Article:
For members


The ups and downs of buying a property for retirement in a hilltop village in Italy

Our new series showcases readers' homes in Italy, starting with the story of how one real estate agent from the US found her dream retirement property and overcame the bureaucratic hurdles with the help of local experts.

The ups and downs of buying a property for retirement in a hilltop village in Italy
Here's how one US buyer found her dream vacation home in the Le March region of Italy. All photos: D&G Design

Shayne Albright bought a home in the Marche region of eastern Italy this year and realised her retirement dream, but doing so wasn’t always plain sailing.

She tells us how she was able to find a unique property in a small hilltop town, and then successfully make an offer and have all the paperwork and renovation works arranged from the US.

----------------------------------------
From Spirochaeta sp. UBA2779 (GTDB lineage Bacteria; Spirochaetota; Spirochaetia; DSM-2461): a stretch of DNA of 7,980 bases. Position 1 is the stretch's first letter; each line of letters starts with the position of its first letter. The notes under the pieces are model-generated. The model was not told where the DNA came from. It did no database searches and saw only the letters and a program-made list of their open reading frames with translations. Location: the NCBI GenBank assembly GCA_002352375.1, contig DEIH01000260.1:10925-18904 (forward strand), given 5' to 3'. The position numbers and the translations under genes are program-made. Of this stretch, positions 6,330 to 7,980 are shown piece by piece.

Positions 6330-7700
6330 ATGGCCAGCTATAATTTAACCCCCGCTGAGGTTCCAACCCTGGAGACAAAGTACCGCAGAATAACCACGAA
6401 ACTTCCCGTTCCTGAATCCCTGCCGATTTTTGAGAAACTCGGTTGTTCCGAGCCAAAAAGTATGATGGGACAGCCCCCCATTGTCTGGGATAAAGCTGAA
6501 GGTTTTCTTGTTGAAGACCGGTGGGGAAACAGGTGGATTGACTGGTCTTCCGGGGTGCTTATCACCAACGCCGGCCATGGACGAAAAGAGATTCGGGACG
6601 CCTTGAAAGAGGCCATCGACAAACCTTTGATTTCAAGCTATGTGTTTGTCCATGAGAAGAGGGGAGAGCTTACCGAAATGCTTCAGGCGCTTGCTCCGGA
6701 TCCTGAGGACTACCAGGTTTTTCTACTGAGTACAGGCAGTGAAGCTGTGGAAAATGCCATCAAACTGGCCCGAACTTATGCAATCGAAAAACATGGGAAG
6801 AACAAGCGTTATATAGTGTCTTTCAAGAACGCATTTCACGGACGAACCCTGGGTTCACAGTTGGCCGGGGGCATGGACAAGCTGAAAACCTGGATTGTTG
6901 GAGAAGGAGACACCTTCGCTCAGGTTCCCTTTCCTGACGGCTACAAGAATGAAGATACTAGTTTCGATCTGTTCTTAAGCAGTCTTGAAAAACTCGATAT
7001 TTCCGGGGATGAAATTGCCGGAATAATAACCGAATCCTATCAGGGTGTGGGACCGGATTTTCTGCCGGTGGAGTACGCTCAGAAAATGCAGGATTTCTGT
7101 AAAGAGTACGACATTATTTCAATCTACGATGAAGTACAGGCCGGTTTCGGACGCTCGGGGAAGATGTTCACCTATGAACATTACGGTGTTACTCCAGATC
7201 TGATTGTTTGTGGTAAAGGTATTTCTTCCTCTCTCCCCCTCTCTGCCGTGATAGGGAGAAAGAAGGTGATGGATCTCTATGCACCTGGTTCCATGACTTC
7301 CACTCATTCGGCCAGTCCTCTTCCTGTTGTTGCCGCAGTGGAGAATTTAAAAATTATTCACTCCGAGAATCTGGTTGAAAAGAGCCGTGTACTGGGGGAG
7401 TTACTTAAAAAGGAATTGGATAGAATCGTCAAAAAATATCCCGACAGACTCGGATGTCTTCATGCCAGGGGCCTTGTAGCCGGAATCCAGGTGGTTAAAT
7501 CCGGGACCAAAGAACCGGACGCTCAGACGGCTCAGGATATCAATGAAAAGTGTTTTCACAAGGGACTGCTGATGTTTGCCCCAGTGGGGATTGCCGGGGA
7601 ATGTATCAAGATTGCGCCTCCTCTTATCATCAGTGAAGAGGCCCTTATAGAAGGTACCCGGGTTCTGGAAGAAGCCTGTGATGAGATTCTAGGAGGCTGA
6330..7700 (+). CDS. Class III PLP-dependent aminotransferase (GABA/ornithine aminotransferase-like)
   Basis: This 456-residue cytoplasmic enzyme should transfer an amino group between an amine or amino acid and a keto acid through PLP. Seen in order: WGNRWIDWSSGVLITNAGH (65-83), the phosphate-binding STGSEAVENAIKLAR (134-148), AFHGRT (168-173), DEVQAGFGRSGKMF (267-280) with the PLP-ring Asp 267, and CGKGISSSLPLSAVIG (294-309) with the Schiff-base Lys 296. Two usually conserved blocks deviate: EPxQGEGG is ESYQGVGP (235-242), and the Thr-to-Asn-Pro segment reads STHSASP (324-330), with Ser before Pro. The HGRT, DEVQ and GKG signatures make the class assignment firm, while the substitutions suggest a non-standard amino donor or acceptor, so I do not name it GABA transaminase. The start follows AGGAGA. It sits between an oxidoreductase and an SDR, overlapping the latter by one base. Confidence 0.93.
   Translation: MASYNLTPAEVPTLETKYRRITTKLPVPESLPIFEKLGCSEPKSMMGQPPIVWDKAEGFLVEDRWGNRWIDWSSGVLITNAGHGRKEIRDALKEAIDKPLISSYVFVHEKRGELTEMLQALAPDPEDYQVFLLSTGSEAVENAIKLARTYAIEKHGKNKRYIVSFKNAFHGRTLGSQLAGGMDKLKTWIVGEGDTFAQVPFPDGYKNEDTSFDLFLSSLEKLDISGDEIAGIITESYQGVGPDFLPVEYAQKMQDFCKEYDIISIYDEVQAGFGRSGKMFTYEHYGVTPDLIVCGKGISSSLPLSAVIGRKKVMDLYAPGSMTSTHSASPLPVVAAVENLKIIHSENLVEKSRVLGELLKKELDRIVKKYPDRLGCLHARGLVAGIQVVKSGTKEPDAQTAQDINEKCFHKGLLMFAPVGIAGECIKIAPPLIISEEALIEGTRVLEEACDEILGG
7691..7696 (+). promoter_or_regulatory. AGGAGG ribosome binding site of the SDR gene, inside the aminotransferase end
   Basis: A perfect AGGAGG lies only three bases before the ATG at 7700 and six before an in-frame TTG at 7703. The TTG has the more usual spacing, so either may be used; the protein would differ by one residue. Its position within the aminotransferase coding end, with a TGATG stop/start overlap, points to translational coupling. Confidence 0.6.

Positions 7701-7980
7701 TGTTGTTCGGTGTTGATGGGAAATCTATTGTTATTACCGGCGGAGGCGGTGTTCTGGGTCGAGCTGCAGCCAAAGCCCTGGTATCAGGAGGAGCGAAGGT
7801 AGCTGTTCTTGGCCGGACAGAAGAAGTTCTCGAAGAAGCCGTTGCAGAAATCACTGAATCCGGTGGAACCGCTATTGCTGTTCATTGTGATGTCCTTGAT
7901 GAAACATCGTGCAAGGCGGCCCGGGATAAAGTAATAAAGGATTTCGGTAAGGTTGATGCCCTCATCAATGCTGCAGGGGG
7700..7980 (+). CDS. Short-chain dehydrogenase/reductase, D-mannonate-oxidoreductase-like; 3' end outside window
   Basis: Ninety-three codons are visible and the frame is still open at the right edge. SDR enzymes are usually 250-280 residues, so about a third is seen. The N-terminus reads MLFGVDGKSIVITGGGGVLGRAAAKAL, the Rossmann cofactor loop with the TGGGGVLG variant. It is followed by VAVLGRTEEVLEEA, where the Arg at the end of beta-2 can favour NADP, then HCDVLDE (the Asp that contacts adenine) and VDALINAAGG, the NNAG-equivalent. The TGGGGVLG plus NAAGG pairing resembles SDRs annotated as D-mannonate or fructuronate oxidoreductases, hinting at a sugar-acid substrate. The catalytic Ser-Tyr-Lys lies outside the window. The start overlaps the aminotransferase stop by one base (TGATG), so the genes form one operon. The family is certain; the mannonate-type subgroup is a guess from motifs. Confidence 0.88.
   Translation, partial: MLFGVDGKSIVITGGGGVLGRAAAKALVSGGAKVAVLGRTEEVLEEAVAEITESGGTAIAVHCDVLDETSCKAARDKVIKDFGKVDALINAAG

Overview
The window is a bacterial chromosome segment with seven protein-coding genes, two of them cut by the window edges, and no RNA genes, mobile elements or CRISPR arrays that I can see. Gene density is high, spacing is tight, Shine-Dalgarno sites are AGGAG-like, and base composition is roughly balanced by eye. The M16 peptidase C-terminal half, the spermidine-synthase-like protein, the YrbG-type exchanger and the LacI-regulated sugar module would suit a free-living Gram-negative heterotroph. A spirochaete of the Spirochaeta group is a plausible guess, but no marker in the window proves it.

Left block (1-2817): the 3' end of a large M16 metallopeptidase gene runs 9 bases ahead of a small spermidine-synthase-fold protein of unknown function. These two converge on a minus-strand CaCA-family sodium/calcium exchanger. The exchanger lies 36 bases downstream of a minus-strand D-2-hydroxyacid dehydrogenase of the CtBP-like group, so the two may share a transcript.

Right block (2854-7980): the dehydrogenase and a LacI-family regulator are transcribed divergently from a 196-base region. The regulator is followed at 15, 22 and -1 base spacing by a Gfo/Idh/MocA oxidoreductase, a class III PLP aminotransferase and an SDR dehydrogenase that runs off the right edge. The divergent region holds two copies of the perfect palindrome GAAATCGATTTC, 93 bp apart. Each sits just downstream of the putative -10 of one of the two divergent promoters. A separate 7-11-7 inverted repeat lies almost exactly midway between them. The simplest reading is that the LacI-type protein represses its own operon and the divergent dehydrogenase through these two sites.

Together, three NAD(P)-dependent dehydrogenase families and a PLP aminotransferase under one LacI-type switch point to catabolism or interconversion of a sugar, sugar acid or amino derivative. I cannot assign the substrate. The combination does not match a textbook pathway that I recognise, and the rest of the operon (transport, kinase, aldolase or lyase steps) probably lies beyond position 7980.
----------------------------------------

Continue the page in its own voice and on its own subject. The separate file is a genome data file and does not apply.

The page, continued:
“I have had a love for Italy for decades,” says Shayne, “I’ve dreamed of buying a vacation home there and have spent a lot of time researching homes for sale online, but became a little frustrated when for various reasons the viewing trips were cancelled.”

In the end, instead of organising an independent trip to view properties, Shayne attended a five-day house-hunting workshop organised by D&G Design, local property experts in Marche.

READ ALSO: The real cost of buying a house in Italy as a foreigner

“I subscribed to The Local and was a member of several Facebook groups dedicated to moving to Italy,” Shayne says, “and when I came across the D&G Design workshop I thought that a group event actually held in Italy would be something that I, as a single traveler, could benefit from.”

Shayne fell in love with Le Marche as soon as she arrived. “It was beautiful, and instantly I could see myself owning a vacation home there.”

During a day of viewing different typs of properties in the varied region of Le Marche, which has everything from beach towns to homes in more remote mountain areas, Shayne found it was the tiny hilltop towns that appealed to her.